Monday, February 10, 2014

My Washington Times Review Of "Act Of War: Lyndon Johnson, North Korea, And the Capture Of The Spy Ship Pueblo

My review of Jack Cheevers' Act of War: Lyndon Johnson, North Korea, and the Capture of the Spy Ship Pueblo appeared today in the Washington Times.

I was a high school student in 1968 eagerly waiting for my 17th birthday in 1969 so I could enlist in the U.S. Navy when the USS Pueblo was captured by the North Koreans. I recall that I was angry with the communists for taking the Pueblo, and I was especially angry with President Johnson  for doing so little to rescue the ship and the crew.

Reading Jack Cheever’s “Act of War: Lyndon Johnson, North Korea and the Capture of the Spy Ship Pueblo” rekindled my earlier anger — and then some.

Mr. Cheevers' book recounts the famous Cold War drama in January 1968 when a 176-foot electronic intelligence ship, equipped with tall antennae rather than top guns, and manned by a youthful crew of 83, was captured by North Korean patrol boats off the coast of Wonsan.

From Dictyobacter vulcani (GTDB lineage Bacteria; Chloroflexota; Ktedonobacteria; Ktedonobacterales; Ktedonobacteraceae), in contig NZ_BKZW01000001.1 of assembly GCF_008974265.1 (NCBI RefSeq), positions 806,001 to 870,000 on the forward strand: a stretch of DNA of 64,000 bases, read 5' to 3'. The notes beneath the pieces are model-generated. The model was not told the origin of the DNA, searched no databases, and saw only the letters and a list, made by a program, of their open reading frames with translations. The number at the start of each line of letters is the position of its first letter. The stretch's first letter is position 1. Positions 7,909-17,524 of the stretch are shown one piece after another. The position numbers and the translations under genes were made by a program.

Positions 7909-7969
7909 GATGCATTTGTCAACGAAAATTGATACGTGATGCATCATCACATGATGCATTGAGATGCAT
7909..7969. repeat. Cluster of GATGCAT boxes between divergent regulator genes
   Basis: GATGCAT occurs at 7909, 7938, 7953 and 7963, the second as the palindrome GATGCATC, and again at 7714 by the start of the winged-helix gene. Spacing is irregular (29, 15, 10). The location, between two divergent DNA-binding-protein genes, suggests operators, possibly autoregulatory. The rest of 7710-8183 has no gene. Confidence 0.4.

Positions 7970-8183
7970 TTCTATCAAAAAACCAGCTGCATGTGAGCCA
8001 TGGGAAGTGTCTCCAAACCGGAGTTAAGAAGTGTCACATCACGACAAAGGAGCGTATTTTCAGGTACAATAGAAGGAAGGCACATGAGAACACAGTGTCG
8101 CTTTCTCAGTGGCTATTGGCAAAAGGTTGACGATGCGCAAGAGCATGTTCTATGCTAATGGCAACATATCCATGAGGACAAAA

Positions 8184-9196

When the Pueblo’s commanding officer, Cmdr. Lloyd "Pete" Bucher, tried to sail away, the spy ship was pursued by the patrol boats. The patrol boats opened fire with shells and machinegun fire, killing one American sailor and wounding 10 others. Bucher felt he had no choice but to heave to and allow the North Koreans to board the Pueblo. The North Koreans took the crew prisoner and took control of the U.S. spy ship.

“Act of War” goes on to tell the horrific story of the crew’s brutal treatment by North Korea and the crew’s heroic — and humorous — efforts to survive while resisting the communists as much as possible.

You can read the rest of the review via the below link:


  1. Act of War is a great book. I was CTO2 when the incident happened. The treatment of the crew by NKs and USN (abandonment at sea and later Court of Inquiry) was horrible.

  2. R.T.,

    I agree.

    President Nixon's Secretary of the Navy, John Chafee was one of the heroes of the story, in my view, for refusing to take action against Bucher and others, stating that they had suffered enough.